So, I'm imagining it as me up on the top, I have a line drawn from the end of the last board all the way down to the end of the first board with the rest of the boards sticking past the line to some degree. Where I start the cut will be on a second board (second from front, or second from back depending on which side I'm cutting). My saw will rest against the end of the first board (first in back, first in front, depending, etc...) and use that to help me get the cut going straight from the start.

To make this work, I'm going to have to do a few things really right. I'm going to have to get the first and last board lined up perfectly, which means I'm probably going to have to glue the last board all by itself to be able to take the care this will entail.

I'm also going to have to line up, at least on the right side of the bench, the boards for the wagon vise just perfectly too. Effectively, I'll have to line up, at least on the right side, boards 1 (front board), 2-5 (wagon vise) and then 14. The rest I want to leave an inch or so proud of the line and then cut 13-6 to final length. That makes 14" to cross cut as close as I can get to the line. I don't think that's too daunting. I'll then touch up the end grain with some alcohol and my block plane. And if I do that to the ends of the first and last board individually, then I won't have to worry about coming in from both sides, or popping out the ends as the plane leaves the board.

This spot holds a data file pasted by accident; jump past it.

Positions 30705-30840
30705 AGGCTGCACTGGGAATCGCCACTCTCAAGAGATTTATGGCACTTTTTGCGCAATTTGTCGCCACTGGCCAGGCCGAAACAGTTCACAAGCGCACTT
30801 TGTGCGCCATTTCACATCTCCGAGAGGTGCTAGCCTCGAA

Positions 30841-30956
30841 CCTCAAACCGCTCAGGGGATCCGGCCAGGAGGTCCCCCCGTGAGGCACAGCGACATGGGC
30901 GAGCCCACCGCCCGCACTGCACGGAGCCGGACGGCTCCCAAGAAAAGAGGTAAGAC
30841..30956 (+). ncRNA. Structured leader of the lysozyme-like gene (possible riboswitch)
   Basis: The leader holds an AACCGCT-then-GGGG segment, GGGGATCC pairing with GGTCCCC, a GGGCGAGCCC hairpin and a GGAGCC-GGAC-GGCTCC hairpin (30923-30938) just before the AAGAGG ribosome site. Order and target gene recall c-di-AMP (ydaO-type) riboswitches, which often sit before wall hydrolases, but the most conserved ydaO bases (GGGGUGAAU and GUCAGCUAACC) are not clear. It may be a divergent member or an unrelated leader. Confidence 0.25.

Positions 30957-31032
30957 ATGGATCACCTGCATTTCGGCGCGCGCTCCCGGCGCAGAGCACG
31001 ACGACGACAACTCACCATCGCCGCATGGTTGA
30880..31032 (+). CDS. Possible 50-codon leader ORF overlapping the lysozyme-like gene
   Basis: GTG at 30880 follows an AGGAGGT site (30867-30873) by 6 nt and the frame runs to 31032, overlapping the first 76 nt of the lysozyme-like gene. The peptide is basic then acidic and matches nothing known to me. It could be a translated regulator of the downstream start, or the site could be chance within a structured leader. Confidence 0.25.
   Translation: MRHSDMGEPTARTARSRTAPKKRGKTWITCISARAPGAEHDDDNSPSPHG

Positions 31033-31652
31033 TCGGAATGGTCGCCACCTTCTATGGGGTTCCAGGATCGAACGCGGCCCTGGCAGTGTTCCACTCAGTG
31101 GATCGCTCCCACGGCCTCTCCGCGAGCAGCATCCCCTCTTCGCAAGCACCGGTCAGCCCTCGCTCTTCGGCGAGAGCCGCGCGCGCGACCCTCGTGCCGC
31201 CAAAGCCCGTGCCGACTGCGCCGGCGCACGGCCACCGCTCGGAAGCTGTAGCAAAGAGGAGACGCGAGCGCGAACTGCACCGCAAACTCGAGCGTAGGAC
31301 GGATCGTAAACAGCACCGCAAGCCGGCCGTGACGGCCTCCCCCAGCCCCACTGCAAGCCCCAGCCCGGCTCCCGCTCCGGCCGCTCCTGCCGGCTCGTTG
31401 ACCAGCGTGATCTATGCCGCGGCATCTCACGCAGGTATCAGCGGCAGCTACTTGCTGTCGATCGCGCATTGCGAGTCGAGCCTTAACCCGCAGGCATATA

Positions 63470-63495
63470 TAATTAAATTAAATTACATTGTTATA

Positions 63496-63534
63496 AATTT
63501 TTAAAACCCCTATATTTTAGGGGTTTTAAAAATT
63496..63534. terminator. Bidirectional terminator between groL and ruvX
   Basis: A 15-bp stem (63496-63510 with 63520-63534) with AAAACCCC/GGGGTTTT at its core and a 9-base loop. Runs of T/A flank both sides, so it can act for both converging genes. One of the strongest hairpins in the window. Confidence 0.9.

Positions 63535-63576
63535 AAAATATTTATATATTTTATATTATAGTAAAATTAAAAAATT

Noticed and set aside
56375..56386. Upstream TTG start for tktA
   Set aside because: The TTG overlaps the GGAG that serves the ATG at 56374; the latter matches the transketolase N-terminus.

What this means is that I'll have to cut the rest of the boards to about 2-3" too long in order to have the margin for error I'm looking for. I could leave them really long, but I'm going to need some of that length for the wagon vise end. (I’ll explain next post)

But before I do that, there's some more prep work and experimenting I'm going to need to do, namely figure out my wagon vise, and then cut the groove in the front board for the deadman to ride in. This has to all be figured out before I put glue to a single board.

This preparation is essential. It's like cooking Chinese, you have to have all the chopping and measuring done ahead of time, because once you start, it's difficult to stop the process and go back to do something over, or prepare each ingredient only as needed. Once I start gluing up the top, I won't have the work surface to do anything big like figure out the wagon vise, or cut the massive groove I'm going to need for the deadman. Figure this out now, make the prep cuts needed that will be next to impossible with my tools once I glue up, and then git 'er done.

Next I'll talk about all the work I've been doing to figure out how I'm going to build the wagon vise. We're approaching my actual place in the process, so once I catch up, the posts should be a bit shorter, more detailed and perhaps a bit sporadic.


No comments:

Post a Comment

Since this is my blog, for my purposes, if you comment on here, I reserve the right to delete whatever I feel like. But I'm pretty friendly.